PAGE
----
Another presenter, Angela Colvert, of the University of London, discussed a project she undertook with two primary school classes she taught: she assigned her fifth grade students to create an ARG, specifically targeted at the fourth grade students she also taught.  While the project was, due to the students’ ages, a rather simplistic project about an alligator who lives in the London Sewers, the project immediately suggested a whole set of ideas in my mind– what if an assignment for grad students in CLIO was to design an ARG for students in an undergrad course, one based on an actual historical event or mystery? One class would acquire an invaluable set of skills based in information design, and the other could finding new approaches to research– in an environment of a “game,” which whether we’re gamers or not, is often more fun and engrossing than reading a textbook and memorizing dates.

The final paper in the panel that related to this class– I’m excluding a wonderful piece about the Japanese aesthetic principle of mono no aware in the Nintendo video game Pikmin 2, because it simply doesn’t apply– was by Terence Brunk of Columbia College.  While his paper was actually an analysis of the narratological principles that can be seen in two “serious” online games– the type of game that is created specifically with the social consciousnessof its player in mind.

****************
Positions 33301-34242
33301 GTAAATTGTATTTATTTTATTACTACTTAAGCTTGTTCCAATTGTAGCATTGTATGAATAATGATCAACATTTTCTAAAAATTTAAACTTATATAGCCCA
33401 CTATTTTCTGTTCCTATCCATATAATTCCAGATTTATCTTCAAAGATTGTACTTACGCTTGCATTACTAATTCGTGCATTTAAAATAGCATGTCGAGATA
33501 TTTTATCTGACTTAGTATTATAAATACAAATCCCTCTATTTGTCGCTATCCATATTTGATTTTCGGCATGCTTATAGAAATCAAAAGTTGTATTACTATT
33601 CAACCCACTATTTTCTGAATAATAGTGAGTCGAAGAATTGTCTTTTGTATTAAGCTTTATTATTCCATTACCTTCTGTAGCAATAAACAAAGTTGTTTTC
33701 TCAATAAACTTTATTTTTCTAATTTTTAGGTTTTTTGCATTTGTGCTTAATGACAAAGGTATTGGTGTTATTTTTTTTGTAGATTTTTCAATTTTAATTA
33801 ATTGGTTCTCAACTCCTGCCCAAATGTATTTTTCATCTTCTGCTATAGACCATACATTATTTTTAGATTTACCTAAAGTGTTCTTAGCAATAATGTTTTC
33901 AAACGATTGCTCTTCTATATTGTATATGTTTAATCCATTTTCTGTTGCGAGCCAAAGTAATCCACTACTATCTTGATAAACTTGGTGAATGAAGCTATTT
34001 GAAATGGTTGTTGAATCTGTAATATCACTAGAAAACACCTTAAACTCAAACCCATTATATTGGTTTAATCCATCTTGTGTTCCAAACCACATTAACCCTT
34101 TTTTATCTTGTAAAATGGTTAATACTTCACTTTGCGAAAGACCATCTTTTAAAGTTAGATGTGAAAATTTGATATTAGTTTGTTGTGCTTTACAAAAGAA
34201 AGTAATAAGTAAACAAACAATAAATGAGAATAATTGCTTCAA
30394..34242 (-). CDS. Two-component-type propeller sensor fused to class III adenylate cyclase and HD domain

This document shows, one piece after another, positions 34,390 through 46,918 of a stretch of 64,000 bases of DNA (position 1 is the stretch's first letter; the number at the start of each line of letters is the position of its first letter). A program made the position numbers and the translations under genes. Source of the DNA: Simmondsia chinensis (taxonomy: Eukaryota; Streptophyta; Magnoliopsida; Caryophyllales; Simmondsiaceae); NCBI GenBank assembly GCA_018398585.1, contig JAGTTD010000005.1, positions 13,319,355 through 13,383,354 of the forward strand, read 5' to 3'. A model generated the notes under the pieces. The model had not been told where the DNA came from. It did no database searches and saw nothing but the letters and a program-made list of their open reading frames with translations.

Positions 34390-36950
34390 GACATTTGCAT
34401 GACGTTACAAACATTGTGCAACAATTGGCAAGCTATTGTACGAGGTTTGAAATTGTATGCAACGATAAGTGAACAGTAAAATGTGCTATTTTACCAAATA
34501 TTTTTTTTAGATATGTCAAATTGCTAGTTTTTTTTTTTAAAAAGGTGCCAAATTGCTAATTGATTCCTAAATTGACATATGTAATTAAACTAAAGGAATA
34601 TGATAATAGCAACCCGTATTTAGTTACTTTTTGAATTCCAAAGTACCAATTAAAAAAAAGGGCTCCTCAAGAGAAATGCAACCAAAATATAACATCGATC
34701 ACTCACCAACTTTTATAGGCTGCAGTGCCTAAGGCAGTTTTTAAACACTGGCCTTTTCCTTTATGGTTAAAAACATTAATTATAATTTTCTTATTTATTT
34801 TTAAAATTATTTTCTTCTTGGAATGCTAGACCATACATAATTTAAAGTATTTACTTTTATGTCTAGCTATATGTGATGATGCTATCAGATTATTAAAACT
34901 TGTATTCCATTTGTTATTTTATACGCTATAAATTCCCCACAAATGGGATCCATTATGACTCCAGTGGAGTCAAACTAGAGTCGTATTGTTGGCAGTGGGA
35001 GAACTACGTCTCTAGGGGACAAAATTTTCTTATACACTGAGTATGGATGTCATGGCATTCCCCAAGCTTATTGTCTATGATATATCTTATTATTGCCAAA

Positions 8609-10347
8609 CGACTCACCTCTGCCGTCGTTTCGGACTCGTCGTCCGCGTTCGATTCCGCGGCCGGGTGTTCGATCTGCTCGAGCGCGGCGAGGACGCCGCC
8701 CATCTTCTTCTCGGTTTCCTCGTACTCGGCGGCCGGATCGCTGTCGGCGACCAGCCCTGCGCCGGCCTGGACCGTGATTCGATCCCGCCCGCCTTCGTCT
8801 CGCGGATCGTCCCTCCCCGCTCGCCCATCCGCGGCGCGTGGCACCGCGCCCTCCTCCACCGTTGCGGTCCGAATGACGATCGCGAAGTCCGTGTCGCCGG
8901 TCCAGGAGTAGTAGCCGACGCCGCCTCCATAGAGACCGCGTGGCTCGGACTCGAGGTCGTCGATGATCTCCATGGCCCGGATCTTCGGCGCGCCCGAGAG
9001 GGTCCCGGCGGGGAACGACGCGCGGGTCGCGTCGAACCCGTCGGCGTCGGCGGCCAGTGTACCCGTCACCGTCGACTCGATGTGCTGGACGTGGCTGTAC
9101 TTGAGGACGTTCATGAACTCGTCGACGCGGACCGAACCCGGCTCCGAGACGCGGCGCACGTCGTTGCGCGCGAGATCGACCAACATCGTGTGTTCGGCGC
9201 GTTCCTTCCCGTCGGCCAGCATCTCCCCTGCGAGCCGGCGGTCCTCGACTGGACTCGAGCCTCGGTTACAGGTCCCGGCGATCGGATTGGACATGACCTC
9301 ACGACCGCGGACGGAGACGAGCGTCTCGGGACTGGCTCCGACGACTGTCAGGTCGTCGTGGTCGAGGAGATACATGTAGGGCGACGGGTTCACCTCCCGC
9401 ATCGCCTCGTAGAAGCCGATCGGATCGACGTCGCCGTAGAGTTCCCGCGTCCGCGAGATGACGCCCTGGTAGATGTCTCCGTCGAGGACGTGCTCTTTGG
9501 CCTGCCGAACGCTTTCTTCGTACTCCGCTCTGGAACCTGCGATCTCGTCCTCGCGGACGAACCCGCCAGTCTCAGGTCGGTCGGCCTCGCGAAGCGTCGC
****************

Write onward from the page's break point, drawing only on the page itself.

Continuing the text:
This paper really brought home the potential of ARGs as opposed to more traditional video games– no matter how many options you present a player, video games are essentially goal-oriented and thus fairly linear. Eventually in the process of game design, you have to decide that the player must complete Level 1 before entering Level 2. While they’re interactive, video games still have much the same linearity of text. And this is reinforced by their very nature: they’re pre-produced, complete worlds. Add-ons like they have for the Sims or when they add new areas to an MMORPG are limited fixes, and must follow the rules previously established.